1

I am thinking about buying nuts in bulk, specifically hazelnuts, almonds and/or walnuts. Are there any considerations regarding:

  • Type of nut - i will buy straight from farmers so i have to hope they have been stored appropriately. Which type of nuts are less likely to go off if not stored correctly?
  • Storage once i get them - cool dry place or maybe even freeze them?
  • Roasting - is it ok (flavourwise) to roast a large batch at once and eat over a period of a month or more?

I intend to start with buying small quantities of about a kilo, preferably without shells, from this site that connects farmers and customers.

4

Some of the main concerns with storage and consumption of raw nuts are (in no particular order)

  • The presence of Salmonella
  • The oil in the nuts becomes rancid
  • The presence of insects

According to a food safety pamphlet put out by UC Davis,

Because of their association with two raw almond outbreaks, California almonds sold in retail stores must be treated in some way to eliminate Salmonella. Commercial blanching and roasting processes are examples. Almonds that are not roasted or blanched may be treated with a lighter steam or heat treatment or may be treated with the gas propylene oxide or other approved process.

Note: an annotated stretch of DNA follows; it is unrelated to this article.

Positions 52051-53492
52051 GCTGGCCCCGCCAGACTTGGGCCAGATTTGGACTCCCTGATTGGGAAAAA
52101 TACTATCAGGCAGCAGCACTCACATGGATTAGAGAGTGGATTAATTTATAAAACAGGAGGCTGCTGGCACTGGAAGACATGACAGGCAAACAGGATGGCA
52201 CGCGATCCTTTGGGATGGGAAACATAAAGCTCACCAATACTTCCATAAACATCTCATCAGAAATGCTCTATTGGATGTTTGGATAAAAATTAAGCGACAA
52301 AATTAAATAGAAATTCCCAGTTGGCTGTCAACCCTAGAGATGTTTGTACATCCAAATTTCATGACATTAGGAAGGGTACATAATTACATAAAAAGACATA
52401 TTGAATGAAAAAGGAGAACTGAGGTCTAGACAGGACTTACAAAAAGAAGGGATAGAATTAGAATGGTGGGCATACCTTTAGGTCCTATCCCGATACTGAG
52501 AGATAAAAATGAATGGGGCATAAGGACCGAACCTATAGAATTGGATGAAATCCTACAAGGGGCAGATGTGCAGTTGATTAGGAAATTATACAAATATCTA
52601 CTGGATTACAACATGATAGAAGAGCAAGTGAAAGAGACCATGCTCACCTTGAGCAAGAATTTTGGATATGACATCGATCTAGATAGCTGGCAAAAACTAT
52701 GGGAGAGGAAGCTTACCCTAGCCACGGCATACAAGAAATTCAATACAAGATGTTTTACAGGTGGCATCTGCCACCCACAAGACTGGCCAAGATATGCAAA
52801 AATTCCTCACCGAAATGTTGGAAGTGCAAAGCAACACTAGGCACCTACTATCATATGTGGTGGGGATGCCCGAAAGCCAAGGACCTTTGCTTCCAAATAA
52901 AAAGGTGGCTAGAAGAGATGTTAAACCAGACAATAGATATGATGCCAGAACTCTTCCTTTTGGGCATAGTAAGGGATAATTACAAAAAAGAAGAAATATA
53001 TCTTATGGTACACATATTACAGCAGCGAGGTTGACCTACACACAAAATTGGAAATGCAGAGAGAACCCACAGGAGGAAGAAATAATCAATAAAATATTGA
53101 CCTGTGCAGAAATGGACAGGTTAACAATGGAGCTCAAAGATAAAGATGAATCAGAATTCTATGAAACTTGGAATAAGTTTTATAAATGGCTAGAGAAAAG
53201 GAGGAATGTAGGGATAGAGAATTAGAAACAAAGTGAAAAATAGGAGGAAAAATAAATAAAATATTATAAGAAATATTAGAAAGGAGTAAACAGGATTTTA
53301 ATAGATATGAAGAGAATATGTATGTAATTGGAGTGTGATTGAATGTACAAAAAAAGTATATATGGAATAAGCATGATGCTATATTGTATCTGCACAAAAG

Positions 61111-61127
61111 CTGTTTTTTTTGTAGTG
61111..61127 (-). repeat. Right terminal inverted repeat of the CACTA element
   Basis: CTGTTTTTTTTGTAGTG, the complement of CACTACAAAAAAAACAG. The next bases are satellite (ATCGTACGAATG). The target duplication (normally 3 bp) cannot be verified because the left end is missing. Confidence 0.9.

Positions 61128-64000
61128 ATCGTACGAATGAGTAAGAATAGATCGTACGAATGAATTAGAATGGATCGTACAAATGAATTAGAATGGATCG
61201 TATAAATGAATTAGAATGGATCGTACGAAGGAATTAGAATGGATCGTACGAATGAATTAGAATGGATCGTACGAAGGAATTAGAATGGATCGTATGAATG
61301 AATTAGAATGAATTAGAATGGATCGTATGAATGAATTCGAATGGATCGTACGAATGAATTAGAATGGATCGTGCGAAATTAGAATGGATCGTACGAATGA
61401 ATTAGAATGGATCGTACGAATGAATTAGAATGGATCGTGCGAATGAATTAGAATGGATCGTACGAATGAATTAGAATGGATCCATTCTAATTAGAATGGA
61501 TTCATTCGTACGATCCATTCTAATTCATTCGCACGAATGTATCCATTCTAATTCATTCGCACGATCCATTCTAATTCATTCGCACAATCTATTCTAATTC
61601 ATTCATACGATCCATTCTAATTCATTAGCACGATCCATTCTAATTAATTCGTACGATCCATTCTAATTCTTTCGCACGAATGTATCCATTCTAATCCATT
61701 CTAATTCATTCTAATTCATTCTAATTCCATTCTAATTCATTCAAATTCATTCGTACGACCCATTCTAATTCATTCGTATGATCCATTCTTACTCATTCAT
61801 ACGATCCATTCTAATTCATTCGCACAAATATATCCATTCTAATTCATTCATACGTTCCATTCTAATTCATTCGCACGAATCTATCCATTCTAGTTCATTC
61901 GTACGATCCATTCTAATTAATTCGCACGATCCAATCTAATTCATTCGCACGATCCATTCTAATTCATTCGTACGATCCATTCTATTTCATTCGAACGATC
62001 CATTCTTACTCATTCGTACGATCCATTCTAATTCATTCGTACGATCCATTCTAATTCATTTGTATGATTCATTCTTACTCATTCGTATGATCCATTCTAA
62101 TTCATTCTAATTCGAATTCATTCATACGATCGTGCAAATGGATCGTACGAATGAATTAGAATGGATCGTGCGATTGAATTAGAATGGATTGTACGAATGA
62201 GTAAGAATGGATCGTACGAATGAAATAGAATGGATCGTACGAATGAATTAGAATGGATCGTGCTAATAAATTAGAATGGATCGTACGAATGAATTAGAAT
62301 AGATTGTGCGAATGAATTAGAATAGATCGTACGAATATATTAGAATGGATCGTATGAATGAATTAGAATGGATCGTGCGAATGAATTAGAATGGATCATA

http://ucfoodsafety.ucdavis.edu/files/44384.pdf

They also note that dry foods like nuts are not a common source of harmful bacteria. I'm not sure of how much of a concern this should be. Further research may be required. Also note that "Refrigeration and freezing do not destroy this bacteria. The presence of harmful bacteria cannot be determined by sight, smell, taste, or texture."

The oil in nuts tends to start to go off after a few months at room temperature. This won't make the nuts dangerous to eat, but they won't taste good. Things like temperature and humidity will affect the speed at which the nuts go off. Unshelled nuts will last longer at room temperature (and in general) than shelled nuts.

Nuts in the refrigerator should be good for up to one year. In the freezer, for two years.

The other benefit of freezing nuts is that it will kill insects and their eggs.

If you want to store nuts obtained from a backyard orchard at room temperature, you will need to first freeze the nuts at 0°F (-18°C) for 48 hours to kill insect pests and their eggs and prevent them from destroying your harvest. Freezing the nuts is not necessary if you intend to store the nuts in the refrigerator. You can also use dry ice ( frozen carbon dioxide) to destroy insect pests prior to storage.

http://ucfoodsafety.ucdavis.edu/files/44384.pdf

It's possible that the farmers will have treated the nuts with one of these methods before selling them. Ideally, you'd be able to find this out from the farmer. Laws in your area may demand such procedures anyway.

  • Thank you, i hadnt even thought about salmonella. A lot of food-warriors online advise to soak and then dry nuts to avoid mold and mycotixin, but without any references to explain how simply soaking in water would remove mold or affect mycotoxins. – Ivana Mar 8 at 20:27

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